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When Biotech Was the New Tech

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Remembering 2000, when this sector was a considered a safety play.

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It was May 1999 and I wrote the first of what would come to be 29 consecutive months of daily market commentary. We had a website, a plan, enthusiasm, but no subscribers. I was doing technical analysis and the bulk of the daily writing, and my business partner was handling the longer-term stuff -- with a bias towards biotech.

It was a heady time. Subscribers started rolling in and we were absolutely knocking them dead. Not too far after that, I found this dude name Todd Harrison who talked the straight dope from a trading desk. He was really cool about helping out a newcomer to the business, even though our websites were competing for the same subscriber base. He hooked me up with this guy named William Meehan, and by the time 2000 rolled around people were making money hand over fist.

February 2000 broke like the most beautiful surfing wave you can imagine. George Soros had very publicly abandoned his bearish bet on the markets; Barton Biggs had started being bearish. In sum, everything was right with the world for the bulls.

We were blowing out five to 10 new chart ideas a day and banking astonishing gains on each. Subscribers were rolling in. The good thing was we were able to invest in the business. The bad thing was our cash had gone into the firm and we were not really able to place any personal money in the markets. Even when we did, our policy of investing behind our customers (we were mandated to wait 15-30 minutes to invest in a name we published on) narrowed our gains in this incredibly fast-moving market.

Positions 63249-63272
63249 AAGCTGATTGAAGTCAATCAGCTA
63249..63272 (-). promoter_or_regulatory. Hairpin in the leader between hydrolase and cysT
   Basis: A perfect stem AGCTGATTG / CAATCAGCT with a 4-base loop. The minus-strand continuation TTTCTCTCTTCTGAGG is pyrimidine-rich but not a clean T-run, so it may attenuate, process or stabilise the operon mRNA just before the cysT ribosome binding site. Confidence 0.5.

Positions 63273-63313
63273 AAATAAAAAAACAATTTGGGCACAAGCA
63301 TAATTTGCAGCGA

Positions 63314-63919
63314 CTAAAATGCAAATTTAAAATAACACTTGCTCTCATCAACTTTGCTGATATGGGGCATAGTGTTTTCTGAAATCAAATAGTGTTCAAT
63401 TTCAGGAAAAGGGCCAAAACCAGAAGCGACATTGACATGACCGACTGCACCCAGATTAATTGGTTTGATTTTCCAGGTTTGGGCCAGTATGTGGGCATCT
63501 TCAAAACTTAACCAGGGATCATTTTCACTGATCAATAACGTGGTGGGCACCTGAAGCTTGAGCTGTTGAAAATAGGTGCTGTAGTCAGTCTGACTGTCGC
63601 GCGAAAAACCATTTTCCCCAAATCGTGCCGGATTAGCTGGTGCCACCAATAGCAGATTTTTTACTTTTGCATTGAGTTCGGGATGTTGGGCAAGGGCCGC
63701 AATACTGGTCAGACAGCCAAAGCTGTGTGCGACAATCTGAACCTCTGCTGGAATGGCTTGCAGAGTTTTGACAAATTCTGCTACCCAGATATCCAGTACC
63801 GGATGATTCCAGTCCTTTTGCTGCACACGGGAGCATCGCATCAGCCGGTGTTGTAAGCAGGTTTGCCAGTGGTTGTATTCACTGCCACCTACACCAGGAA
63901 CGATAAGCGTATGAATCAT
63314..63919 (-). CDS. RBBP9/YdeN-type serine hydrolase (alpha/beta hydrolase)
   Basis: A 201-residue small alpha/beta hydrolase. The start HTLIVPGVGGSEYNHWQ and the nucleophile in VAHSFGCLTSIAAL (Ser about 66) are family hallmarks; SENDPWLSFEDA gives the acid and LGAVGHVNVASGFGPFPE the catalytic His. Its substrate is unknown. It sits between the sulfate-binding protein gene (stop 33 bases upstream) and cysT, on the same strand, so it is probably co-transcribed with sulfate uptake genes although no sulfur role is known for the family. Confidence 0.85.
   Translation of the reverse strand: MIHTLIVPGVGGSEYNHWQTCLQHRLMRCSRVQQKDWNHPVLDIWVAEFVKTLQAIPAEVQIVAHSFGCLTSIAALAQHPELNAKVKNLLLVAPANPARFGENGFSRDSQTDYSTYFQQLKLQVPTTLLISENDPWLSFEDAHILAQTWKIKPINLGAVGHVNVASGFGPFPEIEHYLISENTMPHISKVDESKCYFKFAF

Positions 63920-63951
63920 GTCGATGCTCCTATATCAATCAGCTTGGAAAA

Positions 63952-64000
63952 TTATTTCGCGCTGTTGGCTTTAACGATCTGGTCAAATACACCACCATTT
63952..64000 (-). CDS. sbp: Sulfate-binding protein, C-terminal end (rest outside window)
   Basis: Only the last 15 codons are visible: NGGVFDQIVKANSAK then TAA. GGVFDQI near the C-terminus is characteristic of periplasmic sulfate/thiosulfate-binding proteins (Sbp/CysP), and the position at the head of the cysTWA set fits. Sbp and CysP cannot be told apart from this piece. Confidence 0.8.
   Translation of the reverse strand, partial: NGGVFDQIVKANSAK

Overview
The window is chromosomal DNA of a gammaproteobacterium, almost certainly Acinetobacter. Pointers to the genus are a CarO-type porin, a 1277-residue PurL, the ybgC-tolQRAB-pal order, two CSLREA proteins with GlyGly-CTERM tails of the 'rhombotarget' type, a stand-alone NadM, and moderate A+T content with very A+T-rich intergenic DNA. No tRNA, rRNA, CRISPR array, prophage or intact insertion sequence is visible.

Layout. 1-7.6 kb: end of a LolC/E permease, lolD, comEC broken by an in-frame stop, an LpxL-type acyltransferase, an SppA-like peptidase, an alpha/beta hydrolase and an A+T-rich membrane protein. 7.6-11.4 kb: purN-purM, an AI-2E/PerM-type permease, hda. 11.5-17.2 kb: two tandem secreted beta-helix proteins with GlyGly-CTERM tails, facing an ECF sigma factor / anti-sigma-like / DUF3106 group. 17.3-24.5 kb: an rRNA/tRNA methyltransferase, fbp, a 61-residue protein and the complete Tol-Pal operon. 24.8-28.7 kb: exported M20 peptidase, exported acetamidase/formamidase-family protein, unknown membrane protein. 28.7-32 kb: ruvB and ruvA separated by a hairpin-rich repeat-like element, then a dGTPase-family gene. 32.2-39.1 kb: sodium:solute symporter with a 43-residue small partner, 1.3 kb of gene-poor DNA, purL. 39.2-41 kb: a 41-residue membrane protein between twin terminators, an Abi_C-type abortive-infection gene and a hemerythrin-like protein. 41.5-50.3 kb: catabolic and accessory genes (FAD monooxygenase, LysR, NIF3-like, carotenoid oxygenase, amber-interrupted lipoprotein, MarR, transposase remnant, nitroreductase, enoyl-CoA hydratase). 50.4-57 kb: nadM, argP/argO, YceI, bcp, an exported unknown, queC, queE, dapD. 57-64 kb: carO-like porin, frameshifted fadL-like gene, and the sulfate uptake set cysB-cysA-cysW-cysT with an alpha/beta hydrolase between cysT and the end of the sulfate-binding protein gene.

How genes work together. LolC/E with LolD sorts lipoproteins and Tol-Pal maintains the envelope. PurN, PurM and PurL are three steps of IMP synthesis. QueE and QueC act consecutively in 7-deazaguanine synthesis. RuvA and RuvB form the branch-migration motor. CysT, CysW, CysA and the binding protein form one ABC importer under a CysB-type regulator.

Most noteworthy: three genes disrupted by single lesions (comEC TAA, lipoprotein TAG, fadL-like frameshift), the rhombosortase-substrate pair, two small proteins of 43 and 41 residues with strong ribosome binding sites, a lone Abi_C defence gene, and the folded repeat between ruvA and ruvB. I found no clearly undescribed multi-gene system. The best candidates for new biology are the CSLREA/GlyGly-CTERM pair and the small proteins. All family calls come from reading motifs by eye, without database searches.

So March rolls around and I think most of us knew the good times couldn't go on forever. Then Mister MSTR (MicroStrategy to those with no sense of style) reported accounting fraud. It was trading in the $300 range and opened down 65%. Nobody who owned it at the close the night before had anything they could do.

The actual market top came later, but those who had a good sense of the market knew that was the day the morons killed the golden goose.

I didn't know it at the time, but that was the beginning of the end for our business model as well. At the time, I actually thought the April sucker's rally would hold. That summer we created the "Fire Sale Portfolio." If I told you to choose eight "pick and shovel" tech names from that era, I bet you could replicate the portfolio. The parameters were for a small position and an exit if they got down 50% -- which frankly I didn't give much chance of happening. It happened, of course, later that year if memory serves.
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No positions in stocks mentioned.

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